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Volume 13 #1
“News, reviews and opinions from the world of comics”
You were blown away by the first League of Extraordinary Gentlemen series. Even though it was Alan M o o r e , the man who wrote Wa t c h m e n , From Hell, and V for Ve n d e t t a , it was hard to believe that a superhero team made up of Vi c t o r i a n era literary characters could be so cool. You were creeped out by the second series — that
Mister Hyde is a nasty one. And you were dazzled by the Black Dossier, with all its extras and 3-D glasses. (And the movie was awful, but let’s not talk about that...). Get ready to be rocked again, as Top Shelf Productions presents The League of Extraordinary Gentlemen Vol.III: Century #1 “1910” (hereafter referred to as
Geoff Johns brings back Barry Allen Flash: Rebirth #1 Barry Allen is back! Not a dream, not a hoax, not an imaginary story — and DC’s brought in Flash writer extraordinaire Geoff Johns to make
sure it’s done right. Barry Allen died saving the Multiverse way back when in Crisis on Infinite Earths #8. But now thanks to some Final Crisis magic, he’s back amongst the living,
just in time to try to find out who’s killing off speedsters in the DCU. Art by Ethan Van Sciver, who’s a lot better now than back when he did Cyberfrog.
April 2009 LOEG III #1). The new LOEG series features some familiar characters like Mina Murray, Allan Quatermain, and Mycroft Holmes, as well as some new ones — Pirate Jenny, Mac the Knife, Anthony Raffles — reformed thief, and Orlando — the eternal warrior. Oh yeah, Jack the Ripper too, it looks like. And maybe some opera...? Whatever, it’s Alan Moore — pretty much guaranteed to be awesome. LOEG: 1910 is the first of three 80-page self-contained graphic novellas, each set in a different era, with the conclusion coming in our modern age. As always, written by Alan Moore, art by Kevin O’Neill, and lettering by Todd Klein (the guy who won all the Eisners for lettering Sandman), and colors by Ben Dimagmaliw (hereafter referred to as Ben D.)
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at Image, he can lay the smackdown on everyone else and use their characters in the ULTIMATE INVINCIBLE CROSSOVER! Yup, all the Image dudes, from Spawn, Pitt, and Savage Dragon to Ultra and Cyberforce, in an extra-long issue. Plus Kirkman wrote it all, so it’ll actually be good! The Amazon #1 It came out 20 years ago, and now its available again, with adventure deep in the Amazon, written by Steve Seagle and drawn by Tim Sale!
Irredeemable #1 After Kingdom Come and Empire, you know Waid has a darker look on superheroics. But what if all the rules of right and wrong lead the world’s greatest superhero into becoming its greatest supervillain? And how did he get there?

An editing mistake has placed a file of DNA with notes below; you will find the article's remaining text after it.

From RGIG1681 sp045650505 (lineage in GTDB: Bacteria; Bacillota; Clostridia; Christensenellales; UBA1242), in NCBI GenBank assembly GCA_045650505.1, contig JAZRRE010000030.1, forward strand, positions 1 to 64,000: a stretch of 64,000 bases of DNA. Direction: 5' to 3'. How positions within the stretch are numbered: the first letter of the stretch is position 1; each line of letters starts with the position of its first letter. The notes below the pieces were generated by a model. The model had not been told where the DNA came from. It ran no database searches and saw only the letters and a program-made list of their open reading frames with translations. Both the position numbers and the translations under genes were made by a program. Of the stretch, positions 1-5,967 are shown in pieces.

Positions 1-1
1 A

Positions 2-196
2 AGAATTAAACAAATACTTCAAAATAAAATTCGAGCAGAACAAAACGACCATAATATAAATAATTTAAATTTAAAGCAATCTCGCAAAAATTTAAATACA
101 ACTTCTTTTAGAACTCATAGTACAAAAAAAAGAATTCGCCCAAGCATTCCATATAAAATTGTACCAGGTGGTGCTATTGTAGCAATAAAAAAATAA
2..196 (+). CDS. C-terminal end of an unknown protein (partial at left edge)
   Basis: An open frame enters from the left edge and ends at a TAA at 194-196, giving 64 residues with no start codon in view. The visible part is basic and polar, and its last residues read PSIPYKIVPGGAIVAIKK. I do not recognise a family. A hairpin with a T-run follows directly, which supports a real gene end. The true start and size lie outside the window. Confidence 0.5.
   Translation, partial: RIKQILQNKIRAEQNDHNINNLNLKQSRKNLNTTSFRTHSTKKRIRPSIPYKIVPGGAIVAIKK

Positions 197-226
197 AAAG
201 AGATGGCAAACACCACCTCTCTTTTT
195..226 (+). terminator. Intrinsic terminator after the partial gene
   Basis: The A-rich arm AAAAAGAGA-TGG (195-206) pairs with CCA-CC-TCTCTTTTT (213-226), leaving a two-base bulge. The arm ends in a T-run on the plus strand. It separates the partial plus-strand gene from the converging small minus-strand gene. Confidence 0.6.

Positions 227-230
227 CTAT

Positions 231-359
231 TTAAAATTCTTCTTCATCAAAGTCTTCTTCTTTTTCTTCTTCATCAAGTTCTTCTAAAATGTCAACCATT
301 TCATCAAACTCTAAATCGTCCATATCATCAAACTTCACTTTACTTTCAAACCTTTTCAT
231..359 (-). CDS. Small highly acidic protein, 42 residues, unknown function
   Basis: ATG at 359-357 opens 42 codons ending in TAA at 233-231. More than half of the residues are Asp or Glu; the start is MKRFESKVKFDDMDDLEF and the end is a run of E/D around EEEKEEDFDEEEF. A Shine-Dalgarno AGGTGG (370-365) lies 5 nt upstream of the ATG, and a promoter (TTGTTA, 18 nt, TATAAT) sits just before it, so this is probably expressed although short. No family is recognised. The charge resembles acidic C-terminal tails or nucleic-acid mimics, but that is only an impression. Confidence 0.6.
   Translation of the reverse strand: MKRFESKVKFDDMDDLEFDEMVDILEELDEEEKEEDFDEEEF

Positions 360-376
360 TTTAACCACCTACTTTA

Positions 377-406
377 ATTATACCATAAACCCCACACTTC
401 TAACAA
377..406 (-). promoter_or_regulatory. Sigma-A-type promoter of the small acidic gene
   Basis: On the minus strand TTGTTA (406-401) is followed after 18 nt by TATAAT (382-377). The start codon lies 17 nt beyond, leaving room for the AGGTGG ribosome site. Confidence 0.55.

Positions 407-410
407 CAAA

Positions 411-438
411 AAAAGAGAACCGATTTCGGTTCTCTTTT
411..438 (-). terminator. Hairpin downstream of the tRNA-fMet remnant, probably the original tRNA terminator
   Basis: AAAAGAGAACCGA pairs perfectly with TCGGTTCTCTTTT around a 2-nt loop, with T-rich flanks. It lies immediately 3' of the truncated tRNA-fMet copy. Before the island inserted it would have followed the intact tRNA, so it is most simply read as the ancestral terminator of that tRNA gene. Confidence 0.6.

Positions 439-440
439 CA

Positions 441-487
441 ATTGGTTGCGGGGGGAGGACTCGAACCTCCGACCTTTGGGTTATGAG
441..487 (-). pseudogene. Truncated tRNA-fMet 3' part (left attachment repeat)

Killer of Demons #1
X-scribe Yost and Wegener, one of the men behind the pulp-robot action of Atomic Robo, have a new one, about an insane guy who thinks all his co-workers are demons and has to kill them. Or maybe the li’l angel talking to him is right, and only he can save the world!
Incognito I say again: Buy this if you know what’s good for you. Ed Brubaker can do no wrong, these days. Black Vault #1 B. Clay Moore’s writing it, set on the Space Station. But cross that sci-fi with some screaming terror and the good times really roll. Rawbone #1 Avatar tries out pirates, with a new one by Jamie (Hellblazer) Delano. British against the pirates, with supernatural death in the wings. The Incredibles #1 Yup, the movie that ripped off every great FF
Bad Dog #1 Joe Kelly has a new actioner, with a bounty hunter team where one guy is a werewolf dude – and not like he turns into a wolf on the full moon, he’s wolfman all the time. Plus swearin’, shootin’, and drinkin’!
I Am Legion #3 The first two issues were out before (as a GN from Humanoids), but now we get into the new stuff – Cassaday drawing Nazis, spies, mind-controlling
story is now in comics! Mark Waid’s writing, so don’t feel so bad. It’s the circle of life! The Literals #1 The first Fables/ Jack of Fables crossover crosses over into a new book, about the literary notions from J of F. You know, like the one that might have created all the Fables in the first place. Best way to deal with that is try to kill him! Good plan, Fables! Viking #1 In case Northlanders isn’t enough medieval mayhem for you, the writer of Cross Bronx brings a criminal story crossed with Viking action. Smash Unleashed! Loeb’s writing, Liefeld is drawing, Smash is smashing! Hulk out, Hulksters! Uh, I mean, Smash out, Smashters! Ignition City #1 A new miniseries by Ellis of retropunk sci-fi, when space flight is becoming illegal and laser pistols settle all arguments. You know, in 1956. When pilot Mary Raven has to find who killed her dad in the last spaceport, Ignition City.